Blazers create scientific murals on the walls of Blair
You have probably seen the colorful creations painted on the walls in the science wing of the third floor. Blair's Arts and Science Club has been working on these murals for the past three years. Currently, the students are developing their fourth mural, which can be found in the chemistry wing of the top floor at Blair.
The club incorporates both art and science in the unique process of mural-making. "We use art and design to try and communicate scientific topics or ideas that aren't covered in class through our murals," club president senior Michelle Tu explains.
When the club was created, the plan was to dedicate each mural to a major field. "We wanted one for each science; bio, physics, chem and the one that connected all of them, the STEM mural," club co-sponsor and science teacher Megan Hart says. The STEM mural is in the 340s hallway, the Biology mural is in the 350s hallway and the chemistry mural is in progress in chemistry wing. However, last year the club decided to paint a smaller marine biology mural in the stairway on the third floor, which sparked other smaller side projects. For example, some club members are working on ceiling tiles, which will go in classrooms at the teacher's request. "[The] ceiling tiles…are more mini-projects for people that don't have the time commitment to come in every day or want a smaller project," Tu explains.
Prior to painting the mural, club members partake in extensive brainstorming within the overall science subject. "We pick out topics that are interesting and have aspects that we can transform into art," Tu explains. They then begin an intensive researching phase in which they try to learn as much about the science as they can. "We have the responsibility to paint scientific processes that are accurate and based on factual information," she says. After that, they create a sketch on paper, paint the background colors on the wall and finally start working on the details of the mural. According to Tu, this is the most time-consuming part. She adds that the process is very similar to that of a research project. "You pick a topic that you think is interesting and you go online to search more about it and then you get to create something bigger," Tu says.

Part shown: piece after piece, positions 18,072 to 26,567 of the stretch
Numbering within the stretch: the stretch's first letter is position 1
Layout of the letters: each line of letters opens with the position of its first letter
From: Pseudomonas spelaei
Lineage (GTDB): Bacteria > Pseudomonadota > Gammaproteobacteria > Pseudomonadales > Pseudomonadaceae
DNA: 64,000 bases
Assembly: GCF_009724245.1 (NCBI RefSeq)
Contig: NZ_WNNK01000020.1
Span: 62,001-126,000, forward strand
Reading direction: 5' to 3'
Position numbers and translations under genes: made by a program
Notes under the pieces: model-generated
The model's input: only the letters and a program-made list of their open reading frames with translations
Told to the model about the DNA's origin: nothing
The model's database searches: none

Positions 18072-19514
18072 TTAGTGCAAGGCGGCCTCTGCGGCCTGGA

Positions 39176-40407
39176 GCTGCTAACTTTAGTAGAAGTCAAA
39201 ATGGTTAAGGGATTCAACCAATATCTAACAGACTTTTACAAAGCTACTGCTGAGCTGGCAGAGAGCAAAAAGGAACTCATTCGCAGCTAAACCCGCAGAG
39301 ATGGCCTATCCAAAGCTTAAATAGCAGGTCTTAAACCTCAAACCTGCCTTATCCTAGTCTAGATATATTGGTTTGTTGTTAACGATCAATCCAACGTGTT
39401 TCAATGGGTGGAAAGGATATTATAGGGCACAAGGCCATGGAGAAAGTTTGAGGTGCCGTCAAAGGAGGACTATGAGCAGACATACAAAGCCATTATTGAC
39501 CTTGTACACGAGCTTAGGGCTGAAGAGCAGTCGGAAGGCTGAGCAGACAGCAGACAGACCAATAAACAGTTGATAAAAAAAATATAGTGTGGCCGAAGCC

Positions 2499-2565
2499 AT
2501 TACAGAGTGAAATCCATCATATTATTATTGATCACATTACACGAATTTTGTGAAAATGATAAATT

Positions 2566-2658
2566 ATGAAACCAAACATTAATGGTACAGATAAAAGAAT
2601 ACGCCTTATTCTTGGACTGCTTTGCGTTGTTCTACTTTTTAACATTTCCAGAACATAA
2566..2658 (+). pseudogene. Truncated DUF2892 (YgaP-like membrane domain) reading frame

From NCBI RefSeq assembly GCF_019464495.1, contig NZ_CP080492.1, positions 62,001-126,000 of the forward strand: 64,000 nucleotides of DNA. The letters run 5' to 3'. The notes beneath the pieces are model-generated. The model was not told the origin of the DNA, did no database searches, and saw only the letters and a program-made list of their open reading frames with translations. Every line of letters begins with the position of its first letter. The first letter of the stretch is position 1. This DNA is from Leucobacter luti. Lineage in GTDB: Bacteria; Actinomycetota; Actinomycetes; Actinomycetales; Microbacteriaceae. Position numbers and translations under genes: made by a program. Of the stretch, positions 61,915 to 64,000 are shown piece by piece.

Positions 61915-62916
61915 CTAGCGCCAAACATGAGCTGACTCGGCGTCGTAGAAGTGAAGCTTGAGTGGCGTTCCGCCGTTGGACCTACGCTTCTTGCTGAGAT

In December, the Arts and Science Club began painting a mural in the chemistry wing which they plan on finishing by the end of the school year. The mural is divided into 5 sections: medicine, food, fireworks, polymers and space. "The mural is about how chemistry applies to things we see in our lives," Tu states.
In addition to providing nutritional nourishment to the club members, Hart and her co-sponsor, art teacher Amanda Wall, act as mentors for the group. "I help more with scientific aspects of the murals like the brainstorming and researching phases, Ms. Wall helps with the artistic side of the murals," Hart says.
The club consists of about twelve Blair students from all four grades. The members meet at least three days per week until 4:30 or later. Club member senior Noelle Mason enjoys being able to spend that time working with her fellow club members. "It's fun to spend time with so many people who are all working towards a common goal," she explains.
Hart encourages students to join if they have any sort of interest in art. "If they are artistic, enjoy doing art or want to get into doing art then they should definitely join Arts and Science Club," she says. Both Hart and Tu agree that students should also be interested in science as well.
Tu enjoys being a part of the club because in addition to being able to leave her legacy on the walls of Blair, she gets to indulge in two of her interests. "I love science because it is always changing, so there is always something new thing to learn, but I've always had art as a hobby and that will stay with me for life," she says.
Martha Morganstein. Hi! I'm Martha and I am one of the news editors. I row crew and I am fluent in French. I hate breakfast food and I love baked goods and sunny days. More »